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Case Rep Oncol. 2017 Sep-Dec; 10(3): 1023–1028.
Published online 2017 November 16. doi:  10.1159/000484404
PMCID: PMC5731176

Metachronous Development of Meningothelial Meningioma, Basal Cell Carcinoma, and Glioblastoma Multiforme in a Patient with Pancreatic Incidentaloma

Abstract

We report the unique case of a 61-year-old male patient with known pancreatic incidentaloma who additionally developed 3 other histologically different tumors: left sphenoid wing meningothelial meningioma, basal cell carcinoma of the occiput, and right occipital lobe glioblastoma multiforme. The latter were totally removed with a favorable clinical outcome. The patient's family history was unremarkable, and no data on any previous head and neck irradiation were found.

Keywords: Pancreatic incidentaloma, Meningothelial meningioma, Glioblastoma multiforme, Basocellular carcinoma

Introduction

The presence of multiple primary brain tumors of different histological type in association with other somatic neoplasms is extremely rare, with only a few cases described in the literature. We report on a patient with known pancreatic incidentaloma (PI) who additionally developed 3 other histologically different lesions: left sphenoid wing meningothelial meningioma (MMG), basal cell carcinoma (BCC) of the occiput, and right occipital lobe glioblastoma multiforme (GBM).

Case Report

A 61-year-old male patient with an unremarkable family history and known PI (Fig. (Fig.1)1) was referred to our clinic with short-term complaints of speech disturbances and progressive weakness of his right extremities. The magnetic resonance imaging (MRI) demonstrated a complex space-occupying process localized in the left temporopolar region (Fig. (Fig.2a).2a). A total removal of the tumor was performed using an extended pterional approach. The histological examination revealed an MMG (WHO grade I; Fig. Fig.3a).3a). The patient recovered well after the intervention and was scheduled for regular follow-up (Fig. (Fig.2b).2b). No additional radiotherapy was performed. Two years later, the patient was operated on because of a persistent nonhealing skin ulcer of the occiput. A radical excision of the lesion was made. The histological result was consistent with that of a BCC (Fig. (Fig.3b).3b). No further treatment was administered following the intervention. One year later, the patient was readmitted with a 1-month history of progressive disorientation and gait and visual disturbances. The MRI demonstrated a heterogeneous right occipital lobe tumor (Fig. (Fig.2c).2c). A gross-total removal of the lesion was performed using intraoperative contrast enhancement with Fluorescein Na (Fig. (Fig.2d).2d). The histological and microarray studies revealed the typical picture of a primary GBM (WHO grade IV; Fig. 3c, d, Fig. Fig.4).4). The patient recovered well and underwent adjuvant chemoradiation in standard doses and regimens. No data on any tumor recurrences were found on the subsequent neuroimaging studies (Fig. 2e, f).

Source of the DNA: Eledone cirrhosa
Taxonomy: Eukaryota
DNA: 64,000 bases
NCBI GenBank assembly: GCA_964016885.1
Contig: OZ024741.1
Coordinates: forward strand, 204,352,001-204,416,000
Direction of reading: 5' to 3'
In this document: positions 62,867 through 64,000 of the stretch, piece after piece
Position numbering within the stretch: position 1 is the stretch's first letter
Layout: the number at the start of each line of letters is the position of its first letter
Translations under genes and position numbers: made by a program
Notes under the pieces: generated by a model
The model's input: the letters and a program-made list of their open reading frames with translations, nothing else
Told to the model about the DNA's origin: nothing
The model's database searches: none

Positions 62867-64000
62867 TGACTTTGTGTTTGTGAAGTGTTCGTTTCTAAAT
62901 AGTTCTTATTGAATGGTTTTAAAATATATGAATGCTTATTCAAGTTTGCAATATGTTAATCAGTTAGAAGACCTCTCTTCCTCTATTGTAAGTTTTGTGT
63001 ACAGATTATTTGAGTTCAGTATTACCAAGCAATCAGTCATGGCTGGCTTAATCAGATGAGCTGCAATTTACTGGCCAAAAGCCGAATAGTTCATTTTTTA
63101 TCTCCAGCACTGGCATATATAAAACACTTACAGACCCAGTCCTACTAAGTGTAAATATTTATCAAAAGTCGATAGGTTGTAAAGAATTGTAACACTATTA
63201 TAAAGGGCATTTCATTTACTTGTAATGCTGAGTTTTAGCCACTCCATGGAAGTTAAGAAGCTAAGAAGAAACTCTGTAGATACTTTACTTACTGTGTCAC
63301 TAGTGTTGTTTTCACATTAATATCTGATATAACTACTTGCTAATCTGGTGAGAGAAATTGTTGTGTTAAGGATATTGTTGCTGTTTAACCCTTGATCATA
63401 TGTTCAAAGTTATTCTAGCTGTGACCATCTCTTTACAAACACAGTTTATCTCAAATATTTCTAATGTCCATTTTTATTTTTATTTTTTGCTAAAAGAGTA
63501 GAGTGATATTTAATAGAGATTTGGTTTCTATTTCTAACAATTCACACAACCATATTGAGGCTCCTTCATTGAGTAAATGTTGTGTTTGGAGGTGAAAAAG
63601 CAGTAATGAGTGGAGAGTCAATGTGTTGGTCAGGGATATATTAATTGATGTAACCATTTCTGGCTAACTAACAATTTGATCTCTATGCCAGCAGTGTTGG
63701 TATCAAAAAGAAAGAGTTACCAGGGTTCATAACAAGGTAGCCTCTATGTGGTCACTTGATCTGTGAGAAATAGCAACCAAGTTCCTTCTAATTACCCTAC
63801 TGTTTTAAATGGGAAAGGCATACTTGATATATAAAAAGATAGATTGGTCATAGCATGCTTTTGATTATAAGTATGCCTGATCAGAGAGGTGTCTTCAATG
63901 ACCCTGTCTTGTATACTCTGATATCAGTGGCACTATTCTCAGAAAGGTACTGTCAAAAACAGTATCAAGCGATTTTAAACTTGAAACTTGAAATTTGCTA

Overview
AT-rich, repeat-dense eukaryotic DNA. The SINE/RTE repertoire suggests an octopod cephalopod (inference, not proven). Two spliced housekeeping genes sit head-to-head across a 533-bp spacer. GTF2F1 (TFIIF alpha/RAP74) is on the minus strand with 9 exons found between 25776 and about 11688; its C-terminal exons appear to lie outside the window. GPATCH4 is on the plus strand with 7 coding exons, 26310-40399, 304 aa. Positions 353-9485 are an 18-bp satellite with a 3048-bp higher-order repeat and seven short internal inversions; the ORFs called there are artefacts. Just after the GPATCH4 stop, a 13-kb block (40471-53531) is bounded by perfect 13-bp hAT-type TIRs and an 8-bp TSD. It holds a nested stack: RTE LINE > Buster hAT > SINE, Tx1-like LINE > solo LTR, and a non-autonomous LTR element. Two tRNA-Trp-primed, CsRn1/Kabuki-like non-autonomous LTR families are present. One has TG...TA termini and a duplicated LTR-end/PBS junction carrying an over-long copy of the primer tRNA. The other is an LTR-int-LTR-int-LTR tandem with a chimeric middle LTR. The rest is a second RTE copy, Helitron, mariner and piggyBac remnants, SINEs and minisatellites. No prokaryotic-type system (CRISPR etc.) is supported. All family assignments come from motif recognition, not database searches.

Fig. 1
Abdominal computed tomography scan of the patient: a solid mass which involves the pancreas at the area of the gastroduodenal junction can be seen.
Fig. 2
Neuroimaging of the patient: conventional magnetic resonance imaging (MRI) scan before (a) and 6 months after (b) the removal of the left sphenoid wing meningothelial meningioma; contrast-enhanced MRI study before the gross-total excision of the right ...
Fig. 3
Histological analyses of the different tumor samples: the sphenoid wing tumor (a) is composed of uniform cells with syncytial growth in sheets and lobules surrounded by thin stroma – meningothelial meningioma, WHO grade I (HE, ×100); the ...
Fig. 4
DNA microarray analysis of the occipital lobe tumor revealed the following aberrations: trisomy 1, 7, 20, 21; monosomy 10, 22; deletions 3p21.31q21.31, 6q, 14q23.1qter, 16q12.2qter, 19q13.32qter; and gains 1p36.21, 13q12.11.

Discussion

The exact incidence of PIs in the general population is unknown. Moreover, with the widespread availability and improved quality of abdominal imaging procedures, the number of these findings has been progressively increasing during the last few decades. According to some authors, PIs are usually solid, with an overall malignancy rate of 24.0% [1, 2]. In our case, the lesion was detected in the course of an abdominal computed tomography scan, and the patient refused any further intervention because of the lack of specific complaints.